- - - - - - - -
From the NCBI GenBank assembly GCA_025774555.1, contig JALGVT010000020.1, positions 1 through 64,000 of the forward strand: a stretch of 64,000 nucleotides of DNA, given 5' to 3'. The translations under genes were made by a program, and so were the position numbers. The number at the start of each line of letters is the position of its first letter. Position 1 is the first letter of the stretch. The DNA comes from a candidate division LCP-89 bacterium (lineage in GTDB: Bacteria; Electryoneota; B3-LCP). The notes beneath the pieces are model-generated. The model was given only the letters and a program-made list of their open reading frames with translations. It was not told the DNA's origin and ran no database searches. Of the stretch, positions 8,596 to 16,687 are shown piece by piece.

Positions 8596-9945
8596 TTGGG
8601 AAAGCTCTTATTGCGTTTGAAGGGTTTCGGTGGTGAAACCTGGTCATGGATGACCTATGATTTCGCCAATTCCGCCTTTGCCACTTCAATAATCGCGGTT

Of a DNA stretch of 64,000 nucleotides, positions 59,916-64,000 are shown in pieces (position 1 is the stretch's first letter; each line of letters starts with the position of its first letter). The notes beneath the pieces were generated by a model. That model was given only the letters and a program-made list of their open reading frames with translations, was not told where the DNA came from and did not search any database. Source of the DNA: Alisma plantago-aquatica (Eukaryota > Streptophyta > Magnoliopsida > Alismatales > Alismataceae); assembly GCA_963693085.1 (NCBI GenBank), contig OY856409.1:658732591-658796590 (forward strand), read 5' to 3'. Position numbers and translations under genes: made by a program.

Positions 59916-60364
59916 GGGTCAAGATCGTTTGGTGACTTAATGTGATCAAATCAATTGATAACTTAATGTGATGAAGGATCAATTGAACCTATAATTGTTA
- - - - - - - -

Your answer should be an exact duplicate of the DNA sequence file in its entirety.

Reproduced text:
From the NCBI GenBank assembly GCA_025774555.1, contig JALGVT010000020.1, positions 1 through 64,000 of the forward strand: a stretch of 64,000 nucleotides of DNA, given 5' to 3'. The translations under genes were made by a program, and so were the position numbers. The number at the start of each line of letters is the position of its first letter. Position 1 is the first letter of the stretch. The DNA comes from a candidate division LCP-89 bacterium (lineage in GTDB: Bacteria; Electryoneota; B3-LCP). The notes beneath the pieces are model-generated. The model was given only the letters and a program-made list of their open reading frames with translations. It was not told the DNA's origin and ran no database searches. Of the stretch, positions 8,596 to 16,687 are shown piece by piece.

Positions 8596-9945
8596 TTGGG
8601 AAAGCTCTTATTGCGTTTGAAGGGTTTCGGTGGTGAAACCTGGTCATGGATGACCTATGATTTCGCCAATTCCGCCTTTGCCACTTCAATAATCGCGGTT

Of a DNA stretch of 64,000 nucleotides, positions 59,916-64,000 are shown in pieces (position 1 is the stretch's first letter; each line of letters starts with the position of its first letter). The notes beneath the pieces were generated by a model. That model was given only the letters and a program-made list of their open reading frames with translations, was not told where the DNA came from and did not search any database. Source of the DNA: Alisma plantago-aquatica (Eukaryota > Streptophyta > Magnoliopsida > Alismatales > Alismataceae); assembly GCA_963693085.1 (NCBI GenBank), contig OY856409.1:658732591-658796590 (forward strand), read 5' to 3'. Position numbers and translations under genes: made by a program.

Positions 59916-60364
59916 GGGTCAAGATCGTTTGGTGACTTAATGTGATCAAATCAATTGATAACTTAATGTGATGAAGGATCAATTGAACCTATAATTGTTA